The Marriage Fraud Bar to Petition Approval

by Joseph P. Whalen


In Re: 18000204 (AAO June 16, 2022)[1] is a non-precedent AAO remand of an alien investor’s I-526 immigrant visa petition denial that was based on the marriage fraud bar found in INA § 204(c); 8 USC § 1154(c). The remand was based on the IPO Chief’s failure to discuss the evidence in the record and properly articulate how it meets the appropriate standard of proof. The standard to be applied to such a finding was quite recently discussed in Matter of P. Singh, 27 I&N Dec. 598 (BIA 2019) which clarified that the "central question in determining whether a sham [or fraudulent] marriage exists is whether the parties intended to establish a life together at the time they were married." Id. at p. 601.

AAO further noted and explained “Matter of P. Singh clarifies that substantial and probative evidence of marriage fraud, which triggers the bar to a petition's approval under Section 204(c) of the Act, means evidence establishing "that it is more than probably true that the marriage [was] fraudulent." Id., 2 7 I&N Dec. at 607. The requisite degree of proof is lower than clear and convincing evidence, but higher than a preponderance of evidence, the normal standard of proof in petition proceedings. Id. Because Matter of P. Singh is a precedent decision, all USCIS officers must follow it in proceedings involving the marriage fraud bar under Section 204(c) of the Act. See 8 C.F.R. § 103 .1 0(b). However, in this case, the Chief did not include a discussion on Matter of P. Singh or the substantial and probative nature of the evidence of marriage fraud.” In Re: 18000204 (AAO June 16, 2022) at p. 2. Due to the nature of the evidence that was mentioned but not thoroughly discussed in the AAO remand decision, the final decision could have gone either way.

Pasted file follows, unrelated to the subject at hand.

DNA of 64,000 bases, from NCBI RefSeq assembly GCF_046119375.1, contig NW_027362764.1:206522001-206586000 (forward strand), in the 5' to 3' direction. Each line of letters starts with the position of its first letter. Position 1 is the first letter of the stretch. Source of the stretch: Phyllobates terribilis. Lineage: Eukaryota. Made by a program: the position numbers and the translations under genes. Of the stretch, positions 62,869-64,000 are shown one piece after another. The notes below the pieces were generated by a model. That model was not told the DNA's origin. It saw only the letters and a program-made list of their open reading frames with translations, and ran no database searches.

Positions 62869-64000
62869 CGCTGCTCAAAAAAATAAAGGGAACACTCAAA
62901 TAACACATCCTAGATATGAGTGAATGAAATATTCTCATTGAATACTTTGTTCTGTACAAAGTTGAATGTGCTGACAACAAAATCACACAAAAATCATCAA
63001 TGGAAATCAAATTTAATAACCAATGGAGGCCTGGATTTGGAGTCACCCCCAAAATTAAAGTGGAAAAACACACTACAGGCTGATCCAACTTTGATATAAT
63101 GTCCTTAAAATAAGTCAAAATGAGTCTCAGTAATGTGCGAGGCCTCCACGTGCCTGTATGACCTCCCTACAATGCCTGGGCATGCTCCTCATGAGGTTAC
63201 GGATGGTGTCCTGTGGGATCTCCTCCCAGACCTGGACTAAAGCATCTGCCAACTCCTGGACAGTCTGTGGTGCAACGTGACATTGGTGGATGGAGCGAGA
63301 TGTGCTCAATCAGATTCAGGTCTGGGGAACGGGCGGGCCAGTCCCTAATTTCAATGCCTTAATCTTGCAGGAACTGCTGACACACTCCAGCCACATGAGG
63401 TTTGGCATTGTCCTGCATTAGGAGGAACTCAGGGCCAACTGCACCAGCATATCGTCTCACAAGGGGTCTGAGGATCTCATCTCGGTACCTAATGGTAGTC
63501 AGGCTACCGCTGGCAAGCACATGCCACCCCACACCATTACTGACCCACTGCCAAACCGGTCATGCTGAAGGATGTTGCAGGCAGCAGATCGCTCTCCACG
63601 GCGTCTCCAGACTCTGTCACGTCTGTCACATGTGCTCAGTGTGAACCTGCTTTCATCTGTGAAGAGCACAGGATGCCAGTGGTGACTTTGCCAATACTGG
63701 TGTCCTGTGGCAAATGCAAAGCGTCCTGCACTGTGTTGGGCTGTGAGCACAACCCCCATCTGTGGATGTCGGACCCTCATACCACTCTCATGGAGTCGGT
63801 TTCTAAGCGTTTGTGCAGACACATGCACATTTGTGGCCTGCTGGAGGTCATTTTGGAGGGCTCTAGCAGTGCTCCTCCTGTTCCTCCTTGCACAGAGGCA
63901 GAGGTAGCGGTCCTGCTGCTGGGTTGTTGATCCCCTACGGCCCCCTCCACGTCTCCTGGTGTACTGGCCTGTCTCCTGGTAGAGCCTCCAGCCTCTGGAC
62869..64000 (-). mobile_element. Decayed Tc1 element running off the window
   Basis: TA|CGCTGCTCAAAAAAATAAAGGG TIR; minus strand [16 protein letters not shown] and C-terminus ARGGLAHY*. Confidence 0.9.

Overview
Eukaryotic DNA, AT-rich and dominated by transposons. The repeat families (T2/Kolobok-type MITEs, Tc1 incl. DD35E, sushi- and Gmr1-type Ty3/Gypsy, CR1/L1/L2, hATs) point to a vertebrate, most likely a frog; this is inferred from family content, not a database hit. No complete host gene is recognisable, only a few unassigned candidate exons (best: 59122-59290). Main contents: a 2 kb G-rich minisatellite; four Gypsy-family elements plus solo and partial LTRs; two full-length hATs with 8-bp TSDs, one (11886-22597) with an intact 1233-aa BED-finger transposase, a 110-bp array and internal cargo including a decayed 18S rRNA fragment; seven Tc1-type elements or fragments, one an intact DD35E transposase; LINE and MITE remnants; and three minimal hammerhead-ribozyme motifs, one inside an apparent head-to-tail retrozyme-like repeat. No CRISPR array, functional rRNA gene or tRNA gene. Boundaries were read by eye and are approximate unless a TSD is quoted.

Matter of P. Singh held:

(1) The standard of proof necessary to bar the approval of a visa petition based on marriage fraud under section 204(c) of the Immigration and Nationality Act, 8 U.S.C. § 1154(c) (2012), is “substantial and probative evidence.”

(2) The degree of proof necessary to constitute “substantial and probative evidence” is more than a preponderance of evidence, but less than clear and convincing evidence; that is, the evidence has to be more than probably true that the marriage is fraudulent.

(3) The nature, quality, quantity, and credibility of the evidence of marriage fraud contained in the record should be considered in its totality in determining if it is “substantial and probative.”

(4) The application of the “substantial and probative evidence” standard requires the examination of all of the relevant evidence and a determination as to whether such evidence, when viewed in its totality, establishes, with sufficient probability, that the marriage is fraudulent.

(5) Both direct and circumstantial evidence may be considered in determining whether there is “substantial and probative evidence” of marriage fraud under section 204(c) of the Act, and circumstantial evidence alone may be sufficient to constitute “substantial and probative evidence.”

Id. at p. 1 [Emphasis added.]  The consequences of being found to have committed marriage fraud are substantial. An administrative finding of marriage fraud is sufficient by itself. There is no legal mandate that it be prosecuted criminally but that option remains available for the government to pursue. Afterall, fraud against the government involves moral turpitude but to add the consequences of a CIMT may be viewed as “overkill” when one is blocked from petition approval already without the need to go further.   

Footnote 4 from Matter of P. Singh reads as follows: